As one Forbes article discusses, we could look at leadership development as we would the production of a fine wine. First, we need the raw materials in the form of a good grape. Then, the real work begins. With time and effort, you nurture an inspirational leader.

Using leadership development programmes to nurture leadership

Leadership development programmes and executive coaching have long been popular choices for companies wanting to promote and encourage leadership within their employees. This has been the case for a number of reasons.

Financially, it is more economical to train existing employees than to externally recruit managers at a high level. Employers are also keen to invest in their own employees, as they are familiar with the company and its philosophy. Plus, the prospect of advancement within a company is known to increase engagement, performance and morale.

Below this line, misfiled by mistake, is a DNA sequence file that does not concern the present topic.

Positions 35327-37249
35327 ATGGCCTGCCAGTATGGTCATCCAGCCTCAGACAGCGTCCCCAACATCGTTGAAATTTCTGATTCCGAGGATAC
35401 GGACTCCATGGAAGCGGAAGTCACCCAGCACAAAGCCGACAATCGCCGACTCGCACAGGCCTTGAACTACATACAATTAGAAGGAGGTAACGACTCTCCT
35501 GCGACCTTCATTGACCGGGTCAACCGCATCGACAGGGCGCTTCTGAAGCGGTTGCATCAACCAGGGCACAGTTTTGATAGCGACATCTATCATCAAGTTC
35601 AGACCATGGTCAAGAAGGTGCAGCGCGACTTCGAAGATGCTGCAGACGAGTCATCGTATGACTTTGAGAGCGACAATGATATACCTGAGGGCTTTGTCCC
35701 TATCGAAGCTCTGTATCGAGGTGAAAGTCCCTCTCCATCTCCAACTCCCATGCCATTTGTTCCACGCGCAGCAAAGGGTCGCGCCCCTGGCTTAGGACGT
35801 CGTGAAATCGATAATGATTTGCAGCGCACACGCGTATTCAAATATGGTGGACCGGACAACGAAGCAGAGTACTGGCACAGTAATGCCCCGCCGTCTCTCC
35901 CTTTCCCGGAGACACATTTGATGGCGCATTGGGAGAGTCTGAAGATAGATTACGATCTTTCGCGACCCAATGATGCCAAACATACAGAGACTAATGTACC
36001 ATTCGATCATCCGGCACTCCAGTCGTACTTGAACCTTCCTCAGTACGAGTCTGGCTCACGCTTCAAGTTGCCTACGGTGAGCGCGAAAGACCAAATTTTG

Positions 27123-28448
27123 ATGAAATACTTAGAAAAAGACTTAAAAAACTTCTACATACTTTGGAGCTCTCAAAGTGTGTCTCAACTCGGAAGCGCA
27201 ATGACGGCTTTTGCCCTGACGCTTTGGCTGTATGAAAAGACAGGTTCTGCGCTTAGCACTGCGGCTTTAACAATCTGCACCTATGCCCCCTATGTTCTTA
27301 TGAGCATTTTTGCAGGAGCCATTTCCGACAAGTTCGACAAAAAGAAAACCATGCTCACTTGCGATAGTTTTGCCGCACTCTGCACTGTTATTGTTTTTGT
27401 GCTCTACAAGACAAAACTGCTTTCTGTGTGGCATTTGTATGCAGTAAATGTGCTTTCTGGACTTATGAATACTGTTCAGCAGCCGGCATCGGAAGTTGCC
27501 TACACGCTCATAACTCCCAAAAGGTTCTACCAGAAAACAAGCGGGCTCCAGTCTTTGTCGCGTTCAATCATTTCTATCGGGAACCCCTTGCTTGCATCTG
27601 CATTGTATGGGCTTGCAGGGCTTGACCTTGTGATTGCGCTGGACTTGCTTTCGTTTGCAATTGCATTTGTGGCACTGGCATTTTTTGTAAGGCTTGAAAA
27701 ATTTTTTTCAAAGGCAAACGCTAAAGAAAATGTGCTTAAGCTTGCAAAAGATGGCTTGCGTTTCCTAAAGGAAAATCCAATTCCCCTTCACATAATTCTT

65% of all companies with leadership development programmes drive improved business results

According to one study, 65% of all companies with leadership development programmes drive improved business results, when compared to companies without a leadership development programme. The same study demonstrated 86% of companies with such a programme were able to efficiently respond to rapidly changing market conditions. Programmes do this by educating employees on leadership characteristics and styles, as well as teaching employees how to cope with stress and manage the daily challenges faced by senior managers.

Given the potential lack of quality, motivational leaders around in the near future, it is certainly a wise move to act early. Invest in your own team and help them climb to new heights, for the benefit of them and your company.

About Nick Davis

Nick Davis

Nick Davis is a Business Psychologist and Director at Davis Associates: an HR consultancy in Surrey.

By applying best practice executive assessment, coaching and leadership development Nick has helped clients across the globe achieve greater individual, team and organisational performance.

He is passionate about the beneficial qualities psychology can have within the workplace.